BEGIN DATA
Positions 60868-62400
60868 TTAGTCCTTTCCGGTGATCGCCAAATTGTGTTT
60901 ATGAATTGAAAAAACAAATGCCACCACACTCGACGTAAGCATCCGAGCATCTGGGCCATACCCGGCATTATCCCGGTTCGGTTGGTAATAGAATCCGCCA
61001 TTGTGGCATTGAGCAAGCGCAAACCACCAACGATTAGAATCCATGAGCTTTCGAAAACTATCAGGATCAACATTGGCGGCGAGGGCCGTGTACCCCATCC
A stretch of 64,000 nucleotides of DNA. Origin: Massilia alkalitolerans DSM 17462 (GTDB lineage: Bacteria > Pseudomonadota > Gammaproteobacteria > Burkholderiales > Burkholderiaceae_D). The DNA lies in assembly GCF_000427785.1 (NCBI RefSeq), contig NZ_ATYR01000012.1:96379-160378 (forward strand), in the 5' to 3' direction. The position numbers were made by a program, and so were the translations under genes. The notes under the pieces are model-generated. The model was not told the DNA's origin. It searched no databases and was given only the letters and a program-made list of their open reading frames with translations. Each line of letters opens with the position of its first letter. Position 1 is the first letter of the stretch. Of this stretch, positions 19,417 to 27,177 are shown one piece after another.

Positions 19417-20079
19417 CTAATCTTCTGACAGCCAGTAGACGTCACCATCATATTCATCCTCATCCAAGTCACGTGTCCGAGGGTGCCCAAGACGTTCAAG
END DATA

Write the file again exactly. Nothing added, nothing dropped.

Positions 60868-62400
60868 TTAGTCCTTTCCGGTGATCGCCAAATTGTGTTT
60901 ATGAATTGAAAAAACAAATGCCACCACACTCGACGTAAGCATCCGAGCATCTGGGCCATACCCGGCATTATCCCGGTTCGGTTGGTAATAGAATCCGCCA
61001 TTGTGGCATTGAGCAAGCGCAAACCACCAACGATTAGAATCCATGAGCTTTCGAAAACTATCAGGATCAACATTGGCGGCGAGGGCCGTGTACCCCATCC
A stretch of 64,000 nucleotides of DNA. Origin: Massilia alkalitolerans DSM 17462 (GTDB lineage: Bacteria > Pseudomonadota > Gammaproteobacteria > Burkholderiales > Burkholderiaceae_D). The DNA lies in assembly GCF_000427785.1 (NCBI RefSeq), contig NZ_ATYR01000012.1:96379-160378 (forward strand), in the 5' to 3' direction. The position numbers were made by a program, and so were the translations under genes. The notes under the pieces are model-generated. The model was not told the DNA's origin. It searched no databases and was given only the letters and a program-made list of their open reading frames with translations. Each line of letters opens with the position of its first letter. Position 1 is the first letter of the stretch. Of this stretch, positions 19,417 to 27,177 are shown one piece after another.

Positions 19417-20079
19417 CTAATCTTCTGACAGCCAGTAGACGTCACCATCATATTCATCCTCATCCAAGTCACGTGTCCGAGGGTGCCCAAGACGTTCAAG